We’re always trying to find new ways to communicate with other people, but even with the progress we have made, something as essential as sharing files is still so cumbersome to do. We always need to upload the file to a server and then send it to ourselves for later usage. Let’s face it, it’s not always as simple as sending a message to a peer, there’s always something else involved. But, this is changing due to the capacity that WebRTC provides with it’s data channels. In this blogpost I hope to provide you with a clearer picture on how data channels work in WebRTC, using a simple peer to peer connection to setup a chat and establish basic file transfers.
In line with traditional WebRTC fashion, this demo consists of a small signaling server made with Express.js, Node.js and Websockets. On the client side we have a stack that will help us visualize this process in depth, which consists of React.js and Redux, put together to form a pretty simple peer to peer messaging application that will be able to transfer files too. This method of communication of course has its advantages and disadvantages, which will be covered in this blog post.
Why React and Redux?
We use React and Redux to separate the user interface from the actions that are needed to connect with another peer, a responsive UI that could easily change it’s elements state on certain conditions and that was also pretty convenient for the use-case in question. Another benefit to using both of these libraries in the beginning of the demo was that it made it really easy to follow the whole process that occurs when two browsers try to establish a connection via WebRTC. This was an important reason for this decision, since one of our objectives of this demo is to make WebRTC as easy as possible to follow.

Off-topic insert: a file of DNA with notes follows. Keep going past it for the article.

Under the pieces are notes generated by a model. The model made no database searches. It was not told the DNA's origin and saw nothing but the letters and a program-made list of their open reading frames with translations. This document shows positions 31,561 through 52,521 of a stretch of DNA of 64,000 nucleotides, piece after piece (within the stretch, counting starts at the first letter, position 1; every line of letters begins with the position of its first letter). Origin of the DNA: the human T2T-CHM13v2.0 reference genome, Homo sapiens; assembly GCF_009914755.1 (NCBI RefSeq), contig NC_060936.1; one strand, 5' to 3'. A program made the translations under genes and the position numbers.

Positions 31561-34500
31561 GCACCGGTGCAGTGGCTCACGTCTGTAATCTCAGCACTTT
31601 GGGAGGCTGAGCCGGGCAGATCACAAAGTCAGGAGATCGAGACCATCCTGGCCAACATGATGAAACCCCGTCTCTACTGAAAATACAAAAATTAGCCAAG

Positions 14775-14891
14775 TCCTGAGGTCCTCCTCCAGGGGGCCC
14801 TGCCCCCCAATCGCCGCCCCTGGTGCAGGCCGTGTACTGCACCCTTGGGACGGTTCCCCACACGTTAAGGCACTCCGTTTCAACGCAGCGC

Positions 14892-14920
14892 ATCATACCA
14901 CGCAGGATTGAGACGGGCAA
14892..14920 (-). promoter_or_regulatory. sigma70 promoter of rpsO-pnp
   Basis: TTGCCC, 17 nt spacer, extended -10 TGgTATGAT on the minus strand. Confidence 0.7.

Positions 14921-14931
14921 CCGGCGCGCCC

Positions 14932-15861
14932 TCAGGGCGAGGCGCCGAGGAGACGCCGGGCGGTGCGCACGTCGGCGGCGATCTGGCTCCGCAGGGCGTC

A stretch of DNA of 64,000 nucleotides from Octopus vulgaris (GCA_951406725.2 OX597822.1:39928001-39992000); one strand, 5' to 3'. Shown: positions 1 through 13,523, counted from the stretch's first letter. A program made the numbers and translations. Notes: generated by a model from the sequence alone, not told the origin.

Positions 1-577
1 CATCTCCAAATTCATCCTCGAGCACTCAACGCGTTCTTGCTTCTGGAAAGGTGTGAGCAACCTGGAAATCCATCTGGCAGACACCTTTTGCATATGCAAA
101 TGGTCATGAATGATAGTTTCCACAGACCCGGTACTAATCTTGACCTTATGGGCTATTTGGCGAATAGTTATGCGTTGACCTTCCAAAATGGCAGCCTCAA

Redux logs will indicate whenever a user receives messaging from the serve and offers from the other end of the peer connection and so on. In this way it provides the whole picture of what goes on behind a simple WebRTC chat application with file transfers.
- WebRTC is secure by design, every bit of traffic going through WebRTC’s data channels is encrypted by default. The signaling used to communicate with the server is done via a secure websocket, which means that the little traffic there is between server and clients is encrypted by nature too.
- Peer to Peer, since the signaling server is only ever used to establish initial terms for the WebRTC connection to take place, the actual conversation and file transfers with the receptor peer are completely private and there’s no intermediary between both endpoints, this is thanks to WebRTC’s integration with most browsers in recent years.
- Multiplatform by default, since WebRTC has been in the market for a few years now, almost all internet browser providers have updated and implemented WebRTC on their own browsers, making this available on many platforms by default and without having to make an extra effort to accommodate incompatibilities.
- There’s a limit to how many files your browser can handle with this method of file transferring, since they’re stored in your browser before they’re downloaded.
- It would be impractical to connect more than two users at one time, in this case it would be more convenient to have an intermediary server to relay the information to other peers, always with WebRTC. Check this article to know more about media servers and how they can connect multiple peers without an issue
- Despite the advancements in WebRTC adoption, there are still a few browsers that do not fully support WebRTC specifications, but that age is coming to an end and is only a small percentage.
Try it yourself!
You can find the demo working live here, if you want to take a closer look to the source code.
Check out the repository by following this link. Just open the demo and use it on several browsers or several tabs, you will be connected with one of the other users at random when you “Open” the data channel.
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